Every year, I take time to make some Valentine’s Day cards for kids. The local radio station gathers cards from the community to take to children who have to be in the hospital on Valentine’s Day. These kids will miss out on the class parties and the fun of exchanging cards, they need to be reminded they are loved and remembered.
I ask friends not to send me cards, but to send me blank cards so I can send them to the kids. My grandma used to send me a whole pack of blank cards for the kids. I take such pleasure in this small gesture. And every year it reminds me the power of such small acts. While healthcare is focused right now on high-tech, I maintain that we must not forget the impact of the low-tech.
We know that “laughter is the best medicine.” And a simple smile can meant the world to someone who is sick. In everyday life, a simple smile can reduce our stress and anxiety. So how can we put into practice the low-tech solutions that could transform healthcare? Here are some examples I’ve experienced:
In September 2012, I had the greatest opportunity to attend Partnerships WITH Patients, organized by Regina Holliday. As part of the conference, a small group talked with Eli Lilly’s COI group about reinventing the research process to be more patient centered. We talked about ideas of transforming a sterile room to accommodate an autistic child participating in a study. We talked about patients having access to their data. In my mind, the greatest thing that I felt drug companies could do – thank participants. Of all the studies I’ve taken part in, I’ve never been thanked. Not once. Perhaps they couldn’t send me an individual thank you card – though maybe they could. But what if they put on their website: “Thank you to all the research participants who made our innovations possible.”?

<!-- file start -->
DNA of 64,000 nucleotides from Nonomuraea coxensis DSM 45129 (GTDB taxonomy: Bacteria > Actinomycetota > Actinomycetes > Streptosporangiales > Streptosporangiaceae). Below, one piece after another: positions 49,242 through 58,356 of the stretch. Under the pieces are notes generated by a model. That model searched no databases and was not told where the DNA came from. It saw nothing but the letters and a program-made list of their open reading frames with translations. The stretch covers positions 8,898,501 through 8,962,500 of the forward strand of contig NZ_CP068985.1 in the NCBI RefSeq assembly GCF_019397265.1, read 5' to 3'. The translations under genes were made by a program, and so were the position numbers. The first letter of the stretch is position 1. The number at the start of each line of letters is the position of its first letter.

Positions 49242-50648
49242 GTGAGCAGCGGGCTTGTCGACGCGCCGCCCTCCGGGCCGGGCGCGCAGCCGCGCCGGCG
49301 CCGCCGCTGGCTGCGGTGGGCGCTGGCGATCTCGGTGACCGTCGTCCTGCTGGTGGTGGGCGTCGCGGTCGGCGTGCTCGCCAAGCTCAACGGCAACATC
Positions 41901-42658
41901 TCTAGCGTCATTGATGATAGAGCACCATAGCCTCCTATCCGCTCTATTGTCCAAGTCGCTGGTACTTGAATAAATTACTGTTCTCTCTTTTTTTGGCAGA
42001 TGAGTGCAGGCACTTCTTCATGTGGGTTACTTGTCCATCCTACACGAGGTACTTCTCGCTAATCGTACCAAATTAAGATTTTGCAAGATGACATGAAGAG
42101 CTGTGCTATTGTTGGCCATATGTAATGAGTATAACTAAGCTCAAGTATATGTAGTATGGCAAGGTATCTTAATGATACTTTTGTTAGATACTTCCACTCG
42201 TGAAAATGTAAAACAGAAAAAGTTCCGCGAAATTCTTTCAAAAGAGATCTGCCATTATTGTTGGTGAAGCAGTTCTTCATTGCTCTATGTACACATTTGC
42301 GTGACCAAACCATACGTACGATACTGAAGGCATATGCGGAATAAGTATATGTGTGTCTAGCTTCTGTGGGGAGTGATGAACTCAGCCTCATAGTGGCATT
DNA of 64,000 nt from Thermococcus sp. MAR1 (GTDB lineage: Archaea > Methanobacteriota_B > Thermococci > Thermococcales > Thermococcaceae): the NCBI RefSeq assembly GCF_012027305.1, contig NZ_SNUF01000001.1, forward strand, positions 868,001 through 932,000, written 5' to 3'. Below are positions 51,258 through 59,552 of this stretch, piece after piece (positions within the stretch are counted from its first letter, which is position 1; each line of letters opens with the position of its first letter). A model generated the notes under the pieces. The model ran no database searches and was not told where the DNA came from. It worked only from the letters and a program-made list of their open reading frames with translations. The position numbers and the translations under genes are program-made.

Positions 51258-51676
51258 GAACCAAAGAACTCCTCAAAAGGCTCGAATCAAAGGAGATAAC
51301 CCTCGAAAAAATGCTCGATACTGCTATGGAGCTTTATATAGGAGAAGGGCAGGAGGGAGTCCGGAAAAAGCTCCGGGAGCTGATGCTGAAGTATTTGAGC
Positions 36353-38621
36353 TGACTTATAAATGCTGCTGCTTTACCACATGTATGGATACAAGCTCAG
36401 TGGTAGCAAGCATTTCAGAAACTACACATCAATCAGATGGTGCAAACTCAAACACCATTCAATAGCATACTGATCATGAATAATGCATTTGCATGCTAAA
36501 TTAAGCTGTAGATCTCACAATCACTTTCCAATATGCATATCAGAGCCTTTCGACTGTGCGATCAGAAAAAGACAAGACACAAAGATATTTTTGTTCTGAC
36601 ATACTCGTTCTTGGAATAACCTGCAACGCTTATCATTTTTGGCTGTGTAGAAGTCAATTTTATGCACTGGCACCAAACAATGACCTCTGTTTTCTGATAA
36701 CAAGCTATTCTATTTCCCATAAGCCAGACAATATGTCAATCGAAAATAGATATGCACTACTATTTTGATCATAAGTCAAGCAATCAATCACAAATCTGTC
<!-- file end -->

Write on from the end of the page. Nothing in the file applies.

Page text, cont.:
Then a week later, at Stanford’s MedicineX the conference organizers gave me a flower. I took that flower from California to Texas and kept it for days, reminded how that single gift had an everlasting effect. The sweet bloom more meaningful than the t-shirt we picked up at registration.
At that conference, I took part in a day of designing at IDEO where we talked about solutions to patients’ healthcare needs. While many ideas were high tech apps and EHRs, mine was focused on efforts that took no smart phone or computer, big data or venture capital. My solution was about the connection between physicians and patients – the need to be heard. The mere act of talking to someone, bonding over stories that may have nothing to do with disease has helped my doctors “get it” or in other words understand me. And in understanding me, they can perhaps learn how best to treat me.
Doctors too deserve an act of kindness. A thank you in the least to let them know they “got it” that their care transformed the lives of their patients. A lovely post on KevinMD.com “When patients write to doctors, and what it means” reminds us of the power of the patients words. I sent this post to a doctor I know and he told me:
I too have kept files of notes. Recently I received a phone call from a patient, age 82, to thank me on the 20th anniversary of his heart transplant. How Awesome!
These words so important in a system where doctors often feel burdened with new technologies and ever increasing demands, often resulting in burnout which compromises care. When we send a message of kindness forth, we provide encouragement to our caregivers to continue their great work.
In this age of high-tech healthcare we must remember that our impact cannot be completely measured in the number of users we get or clicks on our webpages. Rather we must also consider our impact on health in the low-tech ways with which we make others feel heard, loved, remembered, cared for.